Hagy v. Demers & Adams, No. 17-3696 (6th Cir. 2018)Annotate this Case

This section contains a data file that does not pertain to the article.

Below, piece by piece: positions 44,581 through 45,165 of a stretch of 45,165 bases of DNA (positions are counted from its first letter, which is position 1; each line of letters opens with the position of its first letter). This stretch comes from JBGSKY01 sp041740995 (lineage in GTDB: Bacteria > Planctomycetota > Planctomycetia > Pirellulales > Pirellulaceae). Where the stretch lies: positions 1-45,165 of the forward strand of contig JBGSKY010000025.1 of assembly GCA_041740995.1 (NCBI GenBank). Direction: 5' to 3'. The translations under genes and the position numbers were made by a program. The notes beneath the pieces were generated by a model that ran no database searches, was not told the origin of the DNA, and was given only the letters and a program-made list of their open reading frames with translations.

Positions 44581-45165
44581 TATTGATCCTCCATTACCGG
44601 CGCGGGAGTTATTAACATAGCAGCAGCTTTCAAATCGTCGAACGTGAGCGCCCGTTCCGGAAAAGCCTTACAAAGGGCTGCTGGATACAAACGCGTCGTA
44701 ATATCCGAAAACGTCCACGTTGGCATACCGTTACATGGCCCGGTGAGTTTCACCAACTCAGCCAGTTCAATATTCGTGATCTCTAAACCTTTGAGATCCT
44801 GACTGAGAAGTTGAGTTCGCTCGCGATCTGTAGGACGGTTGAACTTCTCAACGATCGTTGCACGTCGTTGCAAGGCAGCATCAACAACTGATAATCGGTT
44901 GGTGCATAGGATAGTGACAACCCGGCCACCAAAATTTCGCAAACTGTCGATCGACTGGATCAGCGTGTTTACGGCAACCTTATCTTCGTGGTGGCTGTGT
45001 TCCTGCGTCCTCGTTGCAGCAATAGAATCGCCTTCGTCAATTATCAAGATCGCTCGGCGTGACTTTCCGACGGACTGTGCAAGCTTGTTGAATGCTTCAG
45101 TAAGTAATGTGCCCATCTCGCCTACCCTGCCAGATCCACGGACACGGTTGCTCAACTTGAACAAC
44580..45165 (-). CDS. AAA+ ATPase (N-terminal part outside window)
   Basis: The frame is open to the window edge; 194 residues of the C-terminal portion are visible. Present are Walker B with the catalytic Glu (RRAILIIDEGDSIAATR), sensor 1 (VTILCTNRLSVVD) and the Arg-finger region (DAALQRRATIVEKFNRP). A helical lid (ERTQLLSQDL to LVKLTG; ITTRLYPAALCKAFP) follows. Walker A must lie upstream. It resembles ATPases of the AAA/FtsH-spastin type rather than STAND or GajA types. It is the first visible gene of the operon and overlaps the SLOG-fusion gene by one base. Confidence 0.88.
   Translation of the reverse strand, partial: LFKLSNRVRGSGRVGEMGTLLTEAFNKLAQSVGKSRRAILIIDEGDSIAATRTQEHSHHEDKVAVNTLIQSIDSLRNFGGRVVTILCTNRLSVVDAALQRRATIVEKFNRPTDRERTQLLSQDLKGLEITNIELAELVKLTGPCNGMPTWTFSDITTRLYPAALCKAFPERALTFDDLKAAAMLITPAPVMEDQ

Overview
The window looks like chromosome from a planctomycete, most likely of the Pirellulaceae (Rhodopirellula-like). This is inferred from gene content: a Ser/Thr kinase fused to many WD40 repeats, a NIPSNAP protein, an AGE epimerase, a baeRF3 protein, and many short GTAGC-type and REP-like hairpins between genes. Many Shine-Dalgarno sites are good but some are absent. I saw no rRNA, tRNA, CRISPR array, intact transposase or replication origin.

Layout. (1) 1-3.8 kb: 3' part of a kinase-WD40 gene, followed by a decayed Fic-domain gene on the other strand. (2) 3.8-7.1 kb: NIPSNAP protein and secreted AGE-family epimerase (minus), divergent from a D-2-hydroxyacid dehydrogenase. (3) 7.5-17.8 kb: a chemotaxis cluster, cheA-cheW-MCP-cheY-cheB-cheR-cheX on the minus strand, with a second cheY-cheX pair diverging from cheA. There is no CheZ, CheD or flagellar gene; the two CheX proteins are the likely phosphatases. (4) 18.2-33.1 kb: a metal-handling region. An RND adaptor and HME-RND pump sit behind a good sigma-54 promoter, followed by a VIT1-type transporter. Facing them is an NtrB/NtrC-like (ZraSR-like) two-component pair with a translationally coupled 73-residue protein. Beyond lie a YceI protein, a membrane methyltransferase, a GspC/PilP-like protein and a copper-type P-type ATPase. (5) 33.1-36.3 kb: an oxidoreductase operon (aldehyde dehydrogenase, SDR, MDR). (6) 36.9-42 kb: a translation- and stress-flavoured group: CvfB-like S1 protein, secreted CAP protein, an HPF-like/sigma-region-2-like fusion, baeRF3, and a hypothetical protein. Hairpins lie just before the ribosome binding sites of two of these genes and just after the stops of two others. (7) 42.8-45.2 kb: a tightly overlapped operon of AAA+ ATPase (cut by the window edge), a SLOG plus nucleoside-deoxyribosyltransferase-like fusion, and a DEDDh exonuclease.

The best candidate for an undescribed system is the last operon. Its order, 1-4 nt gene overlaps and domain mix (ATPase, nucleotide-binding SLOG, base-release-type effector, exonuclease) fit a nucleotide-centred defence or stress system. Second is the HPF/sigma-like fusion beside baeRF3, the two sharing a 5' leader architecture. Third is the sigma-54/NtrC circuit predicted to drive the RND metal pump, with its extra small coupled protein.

The Hagys took a loan to purchase a mobile home and property on which to park it. In 2010, they defaulted. Green Tree initiated foreclosure. Hagy called Green Tree’s law firm, Demers & Adams, wanting to settling the claim. Demers sent a letter containing a Warranty Deed in Lieu of Foreclosure, stating, “In return for [the Hagys] executing the Deed … Green Tree has advised me that it will waive any deficiency balance.” The Hagys executed the Deed. Demers wrote to the Hagys’ attorney, confirming receipt of the executed Deed and reaffirming that “Green Tree will not attempt to collect any deficiency balance.” Green Tree dismissed the foreclosure complaint but began calling the Hagys to collect the debt that they no longer owed. Green Tree realized its mistake and agreed that the Hagys owed nothing. In 2011, the Hagys sued, citing the Fair Debt Collection Practices Act and the Ohio Consumer Sales Practices Act. Green Tree resolved the dispute through arbitration. The court granted the Hagys summary judgment, reasoning that Demers’ letter “fail[ed] to disclose” that it was “from a debt collector” under 15 U.S.C. 1692e(11). The court awarded them $1,800 in statutory damages and $74,196 in attorney’s fees. The Sixth Circuit dismissed an appeal and the underlying suit. The complaint failed to identify a cognizable injury traceable to Demers; Congress cannot override Article III of the Constitution by labeling the violation of any statutory requirement a cognizable injury.